On May 30, 1999, at 1630, eastern daylight time, a Cessna A185F, N881FD, collided with a utility line and sank in Lake Murray near Chapin, South Carolina. The personal flight was operated by the pilot under the provisions of Title 14 CFR Part 91 with no flight plan filed. Visual weather conditions prevailed at the time of the accident. The airplane was substantially damaged; the private pilot received minor injuries and his passenger was not injured. The flight departed Camden, South Carolina, at 1610. Use your browsers 'back' function to return to synopsisReturn to Query Page
According to the pilot, he was enroute to visit a friend who lived on Lake Murray. As the pilot maneuvered for an approach to land on the lake, the airplane lost engine power. The pilot, reportedly, saw the utility lines that crossed the lake and attempted to fly over the utility lines. The airplane collided with the utility lines, fell into the lake, and sank in 12 feet of water. The pilot and his passenger were rescued within minutes by South Carolina State Wild Life personnel patrolling the lake.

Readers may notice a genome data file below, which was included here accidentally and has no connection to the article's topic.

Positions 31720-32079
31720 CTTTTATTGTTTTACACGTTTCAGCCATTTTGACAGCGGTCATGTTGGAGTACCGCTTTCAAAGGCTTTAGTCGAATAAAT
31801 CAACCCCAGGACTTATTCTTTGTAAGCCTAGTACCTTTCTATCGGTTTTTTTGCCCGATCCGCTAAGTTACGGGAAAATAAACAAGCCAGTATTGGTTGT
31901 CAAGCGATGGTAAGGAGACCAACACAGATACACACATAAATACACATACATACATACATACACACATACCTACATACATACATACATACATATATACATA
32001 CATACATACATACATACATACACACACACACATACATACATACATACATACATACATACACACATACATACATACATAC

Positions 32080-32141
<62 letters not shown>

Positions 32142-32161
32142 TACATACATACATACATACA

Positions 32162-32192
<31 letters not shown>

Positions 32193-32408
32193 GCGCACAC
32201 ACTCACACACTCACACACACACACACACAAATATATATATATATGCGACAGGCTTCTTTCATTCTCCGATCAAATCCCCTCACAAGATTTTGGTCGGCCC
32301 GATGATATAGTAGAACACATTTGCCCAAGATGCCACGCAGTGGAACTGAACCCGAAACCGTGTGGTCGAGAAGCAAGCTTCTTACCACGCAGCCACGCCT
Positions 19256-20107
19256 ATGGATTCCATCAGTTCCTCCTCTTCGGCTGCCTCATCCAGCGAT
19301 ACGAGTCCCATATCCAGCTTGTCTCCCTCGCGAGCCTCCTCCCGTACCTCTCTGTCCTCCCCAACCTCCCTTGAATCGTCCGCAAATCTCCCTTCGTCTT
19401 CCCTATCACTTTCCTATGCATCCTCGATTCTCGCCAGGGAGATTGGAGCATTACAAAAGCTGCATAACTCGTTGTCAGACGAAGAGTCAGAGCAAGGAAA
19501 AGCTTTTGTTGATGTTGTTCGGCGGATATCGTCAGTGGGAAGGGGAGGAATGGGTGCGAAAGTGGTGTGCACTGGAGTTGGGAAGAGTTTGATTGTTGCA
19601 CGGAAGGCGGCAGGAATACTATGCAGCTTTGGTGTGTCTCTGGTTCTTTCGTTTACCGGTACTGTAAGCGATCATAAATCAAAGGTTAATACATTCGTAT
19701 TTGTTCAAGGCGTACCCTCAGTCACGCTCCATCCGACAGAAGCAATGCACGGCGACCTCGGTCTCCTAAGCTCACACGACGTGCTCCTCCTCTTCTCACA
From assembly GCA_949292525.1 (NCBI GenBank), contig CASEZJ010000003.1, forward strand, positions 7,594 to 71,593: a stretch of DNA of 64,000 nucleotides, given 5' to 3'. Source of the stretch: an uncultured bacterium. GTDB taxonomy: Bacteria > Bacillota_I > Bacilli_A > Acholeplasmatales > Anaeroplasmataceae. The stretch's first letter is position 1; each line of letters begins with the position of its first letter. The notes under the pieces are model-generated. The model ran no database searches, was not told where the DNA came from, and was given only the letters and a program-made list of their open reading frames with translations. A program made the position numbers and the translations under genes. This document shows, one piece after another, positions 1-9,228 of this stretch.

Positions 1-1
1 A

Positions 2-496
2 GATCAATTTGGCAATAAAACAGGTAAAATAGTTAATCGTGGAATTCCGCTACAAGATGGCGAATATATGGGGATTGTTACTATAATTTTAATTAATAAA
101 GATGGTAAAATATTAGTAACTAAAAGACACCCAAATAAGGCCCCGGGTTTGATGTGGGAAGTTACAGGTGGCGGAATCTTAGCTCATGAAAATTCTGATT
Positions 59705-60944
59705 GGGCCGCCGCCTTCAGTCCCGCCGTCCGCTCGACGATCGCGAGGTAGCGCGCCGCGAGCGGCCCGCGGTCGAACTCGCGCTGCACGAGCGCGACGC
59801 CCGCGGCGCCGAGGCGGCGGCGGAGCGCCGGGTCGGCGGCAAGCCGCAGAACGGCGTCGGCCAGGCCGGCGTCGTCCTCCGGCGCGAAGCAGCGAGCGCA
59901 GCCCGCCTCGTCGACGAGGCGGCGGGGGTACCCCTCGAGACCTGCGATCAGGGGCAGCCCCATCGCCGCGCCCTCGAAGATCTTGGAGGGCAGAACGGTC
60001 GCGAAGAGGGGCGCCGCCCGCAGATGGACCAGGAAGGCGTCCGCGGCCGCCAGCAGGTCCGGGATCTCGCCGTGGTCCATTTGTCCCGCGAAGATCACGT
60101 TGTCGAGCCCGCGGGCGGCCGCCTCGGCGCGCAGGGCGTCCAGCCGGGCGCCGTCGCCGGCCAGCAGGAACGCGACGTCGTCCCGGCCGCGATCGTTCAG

After the airplane was recovered from the lake, an examination of the airframe and engine assembly was accomplished. The engine examination included a functional test run. During the functional test run, the engine operated normally through all power ranges. The examination of the airframe failed to disclose a mechanical malfunction or system failure (see NTSB Materials Laboratory Factual Report). A piece of the aft right wing spar was recovered for fracture analysis. The examination of the spar material disclosed fracture features typical of overload. The pilot reported that he departed with 55 gallons of fuel on board the airplane.